3 Ways to Reduce the Impact of Non-Billable Time

Article Author Mike Eisenhuth of LandOpt and NALP Consultant Member

It’s no secret – businesses that know their costs and keep them in check perform better over the long term. These businesses remain solvent and competitive in the marketplace, in large part owing to the proactive, mindful stance they take toward cost management.

It seems like a simple concept: manage costs so inflows consistently exceed outflows. So why do so many small businesses go out of business? One reason is because they do not have an accurate picture of the costs associated with expenses that do not directly generate revenue.

In general, billable time is time spent generating revenue, and non-billable time is spent maintaining and growing the business. Both billable and non-billable time are necessary for the successful operation of a business. Defining what constitutes billable versus non-billable time is critical for determining fee structures that recoup costs with non-revenue-generating time and ensuring cash flow is not compromised. Here are 3 ways to lessen the financial impact of non-billable expenses and preserve the bottom line.

Tracking Mobilization

Labor is one of the most significant expenses in the landscape contracting business, but it is also one of the most easily managed and controlled. Often, landscape contracting businesses significantly underestimate the costs associated with crew mobilization. Rather than calculating travel time at the crew level, it is critical to track at the individual level and to factor in both departure and return times for each crew member.

For example, imagine you send a crew of three on a thirty-minute trip to a job site. Reason might tell you that mobilization time is thirty minutes, but it is actually sixty minutes times three, or one hundred eighty minutes – three hours – total. From this perspective, it is easy to see how profits and cash flow can be significant impacted by under-calculating mobilization. When in doubt, it is always to your benefit to overestimate. It is far better to allocate for too much non-billable mobilization time than not enough.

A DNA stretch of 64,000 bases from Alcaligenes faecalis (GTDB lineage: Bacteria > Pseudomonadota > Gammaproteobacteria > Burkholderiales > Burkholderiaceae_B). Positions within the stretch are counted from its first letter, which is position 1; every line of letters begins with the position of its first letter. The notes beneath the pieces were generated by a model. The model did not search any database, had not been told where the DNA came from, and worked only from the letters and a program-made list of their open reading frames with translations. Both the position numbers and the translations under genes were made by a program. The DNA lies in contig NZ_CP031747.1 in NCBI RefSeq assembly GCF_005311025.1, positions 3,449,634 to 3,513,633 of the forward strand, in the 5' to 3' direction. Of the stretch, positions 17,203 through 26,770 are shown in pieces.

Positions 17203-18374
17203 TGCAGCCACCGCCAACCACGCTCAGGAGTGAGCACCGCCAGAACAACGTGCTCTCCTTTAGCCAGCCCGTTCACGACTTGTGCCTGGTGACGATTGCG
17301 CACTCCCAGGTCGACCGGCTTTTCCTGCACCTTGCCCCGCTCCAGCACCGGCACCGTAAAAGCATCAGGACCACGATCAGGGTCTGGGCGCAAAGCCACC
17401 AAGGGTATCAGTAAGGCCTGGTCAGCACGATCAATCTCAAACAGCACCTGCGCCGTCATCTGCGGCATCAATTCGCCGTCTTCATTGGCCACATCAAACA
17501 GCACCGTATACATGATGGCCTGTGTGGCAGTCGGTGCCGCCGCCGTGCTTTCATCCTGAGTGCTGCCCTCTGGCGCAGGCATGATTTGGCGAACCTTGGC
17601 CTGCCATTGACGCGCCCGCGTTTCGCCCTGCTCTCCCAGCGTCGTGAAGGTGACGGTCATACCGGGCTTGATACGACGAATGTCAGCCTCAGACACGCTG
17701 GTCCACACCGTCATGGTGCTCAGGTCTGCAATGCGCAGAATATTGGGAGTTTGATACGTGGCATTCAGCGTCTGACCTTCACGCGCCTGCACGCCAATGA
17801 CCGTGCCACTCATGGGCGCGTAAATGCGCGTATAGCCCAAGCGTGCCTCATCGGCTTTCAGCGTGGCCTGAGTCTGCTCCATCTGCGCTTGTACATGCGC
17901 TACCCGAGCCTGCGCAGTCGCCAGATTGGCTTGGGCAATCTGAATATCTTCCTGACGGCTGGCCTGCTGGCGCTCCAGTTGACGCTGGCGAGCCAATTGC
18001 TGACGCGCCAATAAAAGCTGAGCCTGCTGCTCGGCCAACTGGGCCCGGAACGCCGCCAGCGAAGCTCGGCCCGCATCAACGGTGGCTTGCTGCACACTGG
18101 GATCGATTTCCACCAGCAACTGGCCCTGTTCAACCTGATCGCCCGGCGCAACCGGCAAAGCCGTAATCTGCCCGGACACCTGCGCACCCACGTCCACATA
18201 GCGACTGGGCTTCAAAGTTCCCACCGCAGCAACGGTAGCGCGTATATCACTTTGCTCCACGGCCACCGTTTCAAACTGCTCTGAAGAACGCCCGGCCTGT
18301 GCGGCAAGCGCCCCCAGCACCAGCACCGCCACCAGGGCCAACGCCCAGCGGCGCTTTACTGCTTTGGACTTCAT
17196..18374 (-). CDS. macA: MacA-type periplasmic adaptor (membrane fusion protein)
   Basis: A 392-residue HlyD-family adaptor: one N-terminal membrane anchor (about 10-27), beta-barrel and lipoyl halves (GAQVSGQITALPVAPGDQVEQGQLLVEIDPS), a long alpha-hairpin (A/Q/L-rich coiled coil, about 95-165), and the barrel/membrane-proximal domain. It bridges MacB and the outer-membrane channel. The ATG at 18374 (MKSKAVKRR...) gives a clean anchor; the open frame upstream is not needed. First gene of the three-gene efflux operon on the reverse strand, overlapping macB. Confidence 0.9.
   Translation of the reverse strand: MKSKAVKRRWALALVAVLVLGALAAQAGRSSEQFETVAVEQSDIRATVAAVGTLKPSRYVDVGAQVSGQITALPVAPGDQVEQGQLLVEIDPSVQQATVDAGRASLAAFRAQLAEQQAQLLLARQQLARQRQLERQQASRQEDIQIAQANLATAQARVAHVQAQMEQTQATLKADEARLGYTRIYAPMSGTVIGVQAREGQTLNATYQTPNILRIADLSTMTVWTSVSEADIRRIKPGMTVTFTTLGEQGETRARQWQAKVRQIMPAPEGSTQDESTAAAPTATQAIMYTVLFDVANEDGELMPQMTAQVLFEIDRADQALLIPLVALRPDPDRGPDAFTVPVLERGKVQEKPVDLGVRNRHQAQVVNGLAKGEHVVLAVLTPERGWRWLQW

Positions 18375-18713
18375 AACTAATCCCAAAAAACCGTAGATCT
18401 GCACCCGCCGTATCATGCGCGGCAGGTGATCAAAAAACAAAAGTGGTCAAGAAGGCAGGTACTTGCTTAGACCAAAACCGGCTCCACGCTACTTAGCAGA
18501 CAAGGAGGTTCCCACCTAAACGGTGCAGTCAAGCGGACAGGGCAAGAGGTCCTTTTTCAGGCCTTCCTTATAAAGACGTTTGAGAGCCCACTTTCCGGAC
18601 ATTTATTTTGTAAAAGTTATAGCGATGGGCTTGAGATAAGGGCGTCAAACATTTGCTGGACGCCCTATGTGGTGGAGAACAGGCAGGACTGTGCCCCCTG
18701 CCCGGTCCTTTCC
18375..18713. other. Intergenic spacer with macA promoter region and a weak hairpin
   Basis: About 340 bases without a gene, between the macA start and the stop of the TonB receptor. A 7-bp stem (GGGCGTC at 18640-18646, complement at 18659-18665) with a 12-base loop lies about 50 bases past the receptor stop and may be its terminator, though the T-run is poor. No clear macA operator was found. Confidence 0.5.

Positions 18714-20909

Automating and Outsourcing Tasks

Back-office functions like payroll processing, handling customer inquiries, scheduling meetings, answering emails, and other general office duties are undoubtedly necessary elements of the operational and business management mix in the landscape contracting business, but they are also some of the most pervasive profit drainers. Automating and outsourcing these tasks as much as possible without sacrificing the human element so essential to the customer relationship frees up your team members’ time. For instance, you may want to invest in payroll processing software or work with an outside accounting service to help you keep your books balanced. It may be tempting to consider back-office functions billable tasks, as they represent time spent keeping the business operational. But regularly asking yourself whether the task being performed is necessary for providing a service can help you to keep it in the right operational bucket.

Estimating Costs

One mistake many small business owners make is failing to consistently track how time is spent within the business. Time tracking is necessary for maximizing billable time and preventing non-billable time from eating up valuable profits. One easy way to track time spent on both billable and non-billable tasks is to create cost estimates that calculate the percentage of billable and non-billable time a business spends per month and that allows you to see where extra time needs to be added for unexpected events. The most time-consuming portion of creating a cost estimate is tracking and compiling the data over a period of months, but it is time well spent. Time estimates are valuable for helping owners and managers to strategize, to assist team members with using time more effectively and efficiently and to set overall organizational goals.

Non-billable time is necessary for the successful operation of the landscape contracting business, but it doesn’t have to be a profit drainer. Taking a few consistent steps to reduce its overall impact on net income ensures your business will continue to do what it does best – offer high-quality solutions while making a healthy profit.

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